Rock on down to Electric Avenue

Disco lights shine through the jet of piss arching from the groin of an ill-mannered youth to the dusty face of the street. The lights spectacularly change the urine’s usual beer-tinted jaundice to a glorious mix of green, red, blue, pink and, yes, purple, in rapid succession. It is the randomised colours of the rainbow, a celebration of life.

After a record-breaking long piss, the arc lazily breaks into a straight line of a trickle, then splutters to a sudden stop. A quick shake follows, breaching the mandatory three, and becomes a small act of self-gratification. Etiquette kicks in; he zips and the games begin.

Welcome to Electric Avenue, the epicentre of Nairobi’s nightlife.

The city’s classes are well represented in the sample here: clowns, ladies and gentlemen of the night, civil servants, wannabe artists, cooks and watchmen, corporate and chief executive types, taxi drivers, students, informal pharmacists and their victims — and even some grannies. On Electric Avenue, they are all sexogenerians.

The sun goes down, as a matter of habit, at a few minutes to seven. It is a vagary of living close to the equator and a chime for the aficionados of the nightly arts to serenade the town. Participant observation is the best way to appreciate the unfolding drama.

Behold the street wildlife. There is a pageant of antelopes. They glide by high in seven-inch heels, balancing their unearthly forms in bipedal locomotion. They seem to have no kneecaps. Waistlines are kept within bounds with “figure belts” — that remnant of the Eighties, minus the trademark butterfly of that befuddled decade. A delicate neckline peeks above the forced cleavage. The skin at the bottom of the neck is given texture by rashes, a virulent symptom of black skin angrily reacting to dead or fake Indian hair. It is the kind of picture that appears on the Men against Weaves and Extensions Facebook group, collateral damage for the battle between contrived aesthetics and dermatology.

The lions sit easy in wait for game. Their flaccid tummies sag with gravity. Too heavy to climb high trees, they go for low-hanging fruit. Darker hair means more years. Like Mugabe, like Gaddafi, like Biya, the shoe polish-like dye to blame. Their big bright collars pop out of their brightly coloured shirts to frame their fat napes, double chins and rotund cheeks, like a coconut fruit popping from the bum of a fully unfurled peacock. They might be red-hot gay, if not for their unshapely potbellies or choice of aftershave, or their patent homophobia.

Then there is the matriarchal, late-thirty something, six-strong girl pack sitting at a lone loud table in the middle of the club. These female hyenas are ready to chew off any intruding males’ ears. The crux of the evening’s conversation is punctuated by the occasional complaint about a dark spot that stubbornly refuses to go away, praises for acetone-free nail polish, Woolworths underwear, the wonder-working wrinkle cream and the comfortable seats of the little car. Among mankind, only Steve the mechanic gets positive mention. He knows how to fasten wheel caps.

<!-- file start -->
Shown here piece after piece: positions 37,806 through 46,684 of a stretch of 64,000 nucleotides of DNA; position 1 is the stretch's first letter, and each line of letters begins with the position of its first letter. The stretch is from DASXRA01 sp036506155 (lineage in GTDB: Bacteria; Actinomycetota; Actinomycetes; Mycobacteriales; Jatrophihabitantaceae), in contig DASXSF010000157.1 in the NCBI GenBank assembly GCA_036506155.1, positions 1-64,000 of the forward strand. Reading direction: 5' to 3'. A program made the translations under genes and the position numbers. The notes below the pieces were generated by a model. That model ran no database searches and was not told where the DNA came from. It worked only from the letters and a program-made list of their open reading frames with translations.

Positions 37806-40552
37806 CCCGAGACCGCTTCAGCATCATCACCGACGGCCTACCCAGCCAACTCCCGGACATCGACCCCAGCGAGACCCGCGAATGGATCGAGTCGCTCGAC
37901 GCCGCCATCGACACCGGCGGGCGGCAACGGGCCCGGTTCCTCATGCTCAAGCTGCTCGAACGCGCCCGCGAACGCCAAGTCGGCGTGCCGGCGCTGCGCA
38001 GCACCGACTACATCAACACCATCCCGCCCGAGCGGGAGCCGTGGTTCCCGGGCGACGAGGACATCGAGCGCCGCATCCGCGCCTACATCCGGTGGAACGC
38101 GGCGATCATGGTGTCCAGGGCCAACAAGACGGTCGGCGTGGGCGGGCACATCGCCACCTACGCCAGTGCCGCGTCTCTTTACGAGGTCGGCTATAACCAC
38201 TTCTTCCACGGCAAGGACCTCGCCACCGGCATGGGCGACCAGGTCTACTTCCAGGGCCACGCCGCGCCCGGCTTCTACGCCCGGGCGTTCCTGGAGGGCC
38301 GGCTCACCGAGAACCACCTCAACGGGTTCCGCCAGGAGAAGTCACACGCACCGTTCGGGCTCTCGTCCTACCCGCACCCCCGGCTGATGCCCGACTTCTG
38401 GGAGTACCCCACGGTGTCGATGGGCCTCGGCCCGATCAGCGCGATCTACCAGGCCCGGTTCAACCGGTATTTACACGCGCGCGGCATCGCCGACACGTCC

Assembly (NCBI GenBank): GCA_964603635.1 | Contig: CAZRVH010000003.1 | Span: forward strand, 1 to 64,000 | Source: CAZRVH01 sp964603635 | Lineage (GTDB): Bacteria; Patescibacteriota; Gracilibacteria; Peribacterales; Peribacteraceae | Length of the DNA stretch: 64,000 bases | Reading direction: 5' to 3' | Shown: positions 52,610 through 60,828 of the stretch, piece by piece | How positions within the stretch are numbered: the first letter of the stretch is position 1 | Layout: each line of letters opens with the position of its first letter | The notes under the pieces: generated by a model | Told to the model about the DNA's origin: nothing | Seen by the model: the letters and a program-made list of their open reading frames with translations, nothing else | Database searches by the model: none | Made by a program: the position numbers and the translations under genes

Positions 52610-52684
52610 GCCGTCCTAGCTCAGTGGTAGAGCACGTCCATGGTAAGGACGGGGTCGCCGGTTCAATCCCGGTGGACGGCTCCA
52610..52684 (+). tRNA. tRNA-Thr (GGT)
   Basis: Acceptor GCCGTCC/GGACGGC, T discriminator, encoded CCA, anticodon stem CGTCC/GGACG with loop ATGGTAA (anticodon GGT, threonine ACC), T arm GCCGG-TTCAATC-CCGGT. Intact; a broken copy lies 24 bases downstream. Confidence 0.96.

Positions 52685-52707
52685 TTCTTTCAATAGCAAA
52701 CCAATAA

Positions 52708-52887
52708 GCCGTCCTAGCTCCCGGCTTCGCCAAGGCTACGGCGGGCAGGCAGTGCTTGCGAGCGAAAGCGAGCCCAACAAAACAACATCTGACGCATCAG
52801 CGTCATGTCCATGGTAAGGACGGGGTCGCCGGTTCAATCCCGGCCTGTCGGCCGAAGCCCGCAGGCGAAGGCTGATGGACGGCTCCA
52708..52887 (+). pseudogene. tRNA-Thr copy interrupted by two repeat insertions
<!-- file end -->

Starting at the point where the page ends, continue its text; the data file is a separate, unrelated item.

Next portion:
The lions don’t pay attention, not even to those big handbags that may comfortably conceal a panga, a truncheon and handcuffs beside lipstick tubes, eye pencils and a tubular mini-Steve the mechanic in purple. Only the naive young male hyena may dare intrude, for he senses not the high-octane oestrogen.

But it is the political types that are hilarious to watch. Their sense of aesthetics permits the strutting of 5kg of fat just above the groin with utter impunity. The cheesy meaculpa for these one-packs is that they are a fuel tank for sex machines. No one breaks the news to the emperor about his really big tummy.

Only the button threads straining through the lower buttonholes of their shirts may screech. Maybe, too, the frustrated woman who calls an FM station to complain about the fuel tank and how it has robbed their man of his full glory.

Politicos are the real grains of dust in this city — simultaneously predators, scavengers and parasites — but also ethical agents in a strange moral universe and trendsetters of aesthetics. In their own inelegant way they still manage to set the standards for social aspiration. The title maketh the man; the abbreviated Hon is the most sought after.

Their pointed shoes, known as sharpshooters, are unfamiliar with mud and have broken well into the carpeting in their homes, offices and even their private chambers. They wear the big gold ring, gold-plated oriental watches and the gold bracelet with gold buckles on their belts
and shoes.

At 2am a kind of liturgy is playing out. Some religious rules of a sort are at play. It is time to punish the body. Livers are shrinking. Oral tissue is burning. Lungs labour to manage the balance of smoke and oxygen. Tendons are stretched by contracting muscles. The street gets jam-packed. It is pumping. The party has started all over again. If you missed the song earlier, it is replaying. Tomorrow, your ears will still be throbbing.

Godfrey Chesang lives and loves in Nairobi. This piece was first published in the M&G newspaper. 

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